Parental attachment and parental reflective functioning (PRF) have been shown to be related to attachment, mentalizing capacities, and psychopathology in children. Studies also suggest that parental insecure attachment is related to lower levels of PRF. However, no study has directly investigated whether PRF dimensions mediate the relationship between parental attachment dimensions and features of social–emotional development other than attachment, mentalizing, and psychopathology. We prospectively investigated whether PRF mediates the relationship between parental attachment dimensions (i.e., levels of attachment avoidance and anxiety) and social–emotional competences and problems, using data from a 1-year longitudinal study of first-time parents and their biological children (N = 106). We found that low PRF as assessed with the Parental Reflective Functioning Questionnaire at 1-year follow-up, was an intervening variable in the relationship between parental attachment dimensions at time 1 and child social–emotional development at time 2. In particular, maternal attachment avoidance and paternal attachment anxiety were indirectly related to child competences and problems through high levels of prementalizing modes (i.e., attributing malevolent mental states to the child and an inability to enter the child’s internal world). In addition, in mothers only, there was a partial mediation effect of PM in the relation between attachment anxiety and child competences.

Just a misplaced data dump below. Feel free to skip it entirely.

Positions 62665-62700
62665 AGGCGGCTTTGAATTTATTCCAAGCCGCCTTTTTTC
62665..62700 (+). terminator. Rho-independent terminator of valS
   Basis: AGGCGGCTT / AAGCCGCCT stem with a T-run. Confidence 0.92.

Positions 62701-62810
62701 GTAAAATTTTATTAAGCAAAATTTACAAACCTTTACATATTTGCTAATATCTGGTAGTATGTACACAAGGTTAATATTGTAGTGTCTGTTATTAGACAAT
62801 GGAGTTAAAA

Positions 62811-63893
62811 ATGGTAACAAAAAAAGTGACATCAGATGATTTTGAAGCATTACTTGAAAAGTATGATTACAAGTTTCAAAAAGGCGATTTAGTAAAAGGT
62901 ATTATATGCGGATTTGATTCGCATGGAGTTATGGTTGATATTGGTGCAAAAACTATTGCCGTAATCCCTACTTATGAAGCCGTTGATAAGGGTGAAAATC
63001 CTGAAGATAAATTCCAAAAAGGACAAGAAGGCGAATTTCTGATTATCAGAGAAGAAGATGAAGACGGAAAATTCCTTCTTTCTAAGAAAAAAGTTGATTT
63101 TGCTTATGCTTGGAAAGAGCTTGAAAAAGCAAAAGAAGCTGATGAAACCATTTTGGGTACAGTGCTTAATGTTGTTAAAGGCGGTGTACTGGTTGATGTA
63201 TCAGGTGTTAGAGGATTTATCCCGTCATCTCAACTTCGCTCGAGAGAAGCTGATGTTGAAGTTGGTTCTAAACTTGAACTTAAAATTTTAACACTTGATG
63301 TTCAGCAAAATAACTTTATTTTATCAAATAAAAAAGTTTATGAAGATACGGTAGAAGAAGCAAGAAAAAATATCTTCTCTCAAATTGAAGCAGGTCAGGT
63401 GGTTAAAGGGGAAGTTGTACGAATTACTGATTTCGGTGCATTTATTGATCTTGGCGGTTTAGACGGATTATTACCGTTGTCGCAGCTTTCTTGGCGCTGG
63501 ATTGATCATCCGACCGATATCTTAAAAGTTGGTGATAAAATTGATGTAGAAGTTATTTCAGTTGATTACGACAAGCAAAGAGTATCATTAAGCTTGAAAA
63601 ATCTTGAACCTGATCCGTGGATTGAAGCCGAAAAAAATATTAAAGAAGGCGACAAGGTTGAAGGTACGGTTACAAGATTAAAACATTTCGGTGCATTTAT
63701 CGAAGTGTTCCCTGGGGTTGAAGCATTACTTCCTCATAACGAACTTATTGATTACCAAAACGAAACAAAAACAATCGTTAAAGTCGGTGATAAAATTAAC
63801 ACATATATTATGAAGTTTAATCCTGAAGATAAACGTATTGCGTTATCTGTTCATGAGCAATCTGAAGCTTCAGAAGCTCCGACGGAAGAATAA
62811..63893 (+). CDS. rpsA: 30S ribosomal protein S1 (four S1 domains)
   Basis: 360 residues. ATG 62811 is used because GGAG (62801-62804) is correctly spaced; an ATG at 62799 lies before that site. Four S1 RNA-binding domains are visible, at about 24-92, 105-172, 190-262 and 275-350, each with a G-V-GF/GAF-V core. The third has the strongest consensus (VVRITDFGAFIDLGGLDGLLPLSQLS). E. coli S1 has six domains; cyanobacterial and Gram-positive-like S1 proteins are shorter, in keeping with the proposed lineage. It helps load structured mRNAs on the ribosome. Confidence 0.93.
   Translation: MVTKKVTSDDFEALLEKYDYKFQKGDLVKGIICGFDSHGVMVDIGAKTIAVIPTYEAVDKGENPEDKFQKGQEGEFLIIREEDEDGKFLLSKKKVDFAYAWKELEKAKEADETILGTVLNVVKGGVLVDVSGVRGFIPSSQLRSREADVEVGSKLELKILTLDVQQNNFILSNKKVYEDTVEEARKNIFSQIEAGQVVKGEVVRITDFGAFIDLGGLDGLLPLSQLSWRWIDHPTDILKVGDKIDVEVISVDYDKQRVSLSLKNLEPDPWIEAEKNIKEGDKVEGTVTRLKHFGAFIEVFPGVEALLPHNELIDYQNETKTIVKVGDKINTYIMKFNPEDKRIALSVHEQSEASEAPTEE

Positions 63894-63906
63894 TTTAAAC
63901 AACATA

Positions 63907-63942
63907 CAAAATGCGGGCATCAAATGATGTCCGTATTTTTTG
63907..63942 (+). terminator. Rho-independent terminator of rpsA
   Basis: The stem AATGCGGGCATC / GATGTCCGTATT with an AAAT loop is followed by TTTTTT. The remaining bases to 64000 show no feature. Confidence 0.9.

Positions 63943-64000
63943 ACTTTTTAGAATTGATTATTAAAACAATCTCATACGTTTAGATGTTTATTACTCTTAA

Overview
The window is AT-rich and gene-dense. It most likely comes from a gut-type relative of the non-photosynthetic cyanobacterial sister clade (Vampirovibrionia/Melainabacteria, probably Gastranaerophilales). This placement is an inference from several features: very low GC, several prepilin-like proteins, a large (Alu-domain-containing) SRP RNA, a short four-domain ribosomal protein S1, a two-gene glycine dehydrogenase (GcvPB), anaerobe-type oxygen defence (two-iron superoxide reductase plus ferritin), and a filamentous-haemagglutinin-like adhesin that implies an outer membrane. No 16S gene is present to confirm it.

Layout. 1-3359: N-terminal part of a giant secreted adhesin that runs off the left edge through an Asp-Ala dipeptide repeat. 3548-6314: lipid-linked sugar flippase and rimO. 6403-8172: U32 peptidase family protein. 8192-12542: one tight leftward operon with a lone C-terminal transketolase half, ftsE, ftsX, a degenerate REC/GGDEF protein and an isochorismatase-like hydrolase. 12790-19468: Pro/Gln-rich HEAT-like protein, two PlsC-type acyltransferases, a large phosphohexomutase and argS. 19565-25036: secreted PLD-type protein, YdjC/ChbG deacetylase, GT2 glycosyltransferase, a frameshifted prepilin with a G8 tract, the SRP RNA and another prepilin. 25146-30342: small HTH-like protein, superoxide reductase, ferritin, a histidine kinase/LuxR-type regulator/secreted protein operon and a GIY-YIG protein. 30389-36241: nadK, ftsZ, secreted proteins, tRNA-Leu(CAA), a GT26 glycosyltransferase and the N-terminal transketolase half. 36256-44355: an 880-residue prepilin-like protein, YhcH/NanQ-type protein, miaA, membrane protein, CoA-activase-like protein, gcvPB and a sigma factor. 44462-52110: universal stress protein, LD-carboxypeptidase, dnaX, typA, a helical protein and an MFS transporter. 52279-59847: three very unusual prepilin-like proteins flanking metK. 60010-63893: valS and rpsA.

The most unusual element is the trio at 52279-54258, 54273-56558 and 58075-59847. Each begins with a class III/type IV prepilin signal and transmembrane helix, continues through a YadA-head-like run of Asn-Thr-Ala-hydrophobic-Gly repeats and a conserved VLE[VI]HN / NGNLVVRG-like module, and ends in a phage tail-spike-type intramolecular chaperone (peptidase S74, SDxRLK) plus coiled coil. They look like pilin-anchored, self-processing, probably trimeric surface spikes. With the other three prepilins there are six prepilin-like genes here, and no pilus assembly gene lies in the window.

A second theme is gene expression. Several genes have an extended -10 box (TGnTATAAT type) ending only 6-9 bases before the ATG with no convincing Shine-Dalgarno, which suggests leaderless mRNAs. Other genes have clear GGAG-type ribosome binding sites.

1-year prospective study on the role of parental reflective functioning (PRF).
Impairments in PRF are negatively related to child social–emotional development.
Parental attachment influences child development through distorted PRF.
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Nijssens, L., Vliegen, N. & Luyten, P. The Mediating Role of Parental Reflective Functioning in Child Social–emotional Development. J Child Fam Stud (2020). https://doi.org/10.1007/s10826-020-01767-5
- Parental reflective functioning
- Child development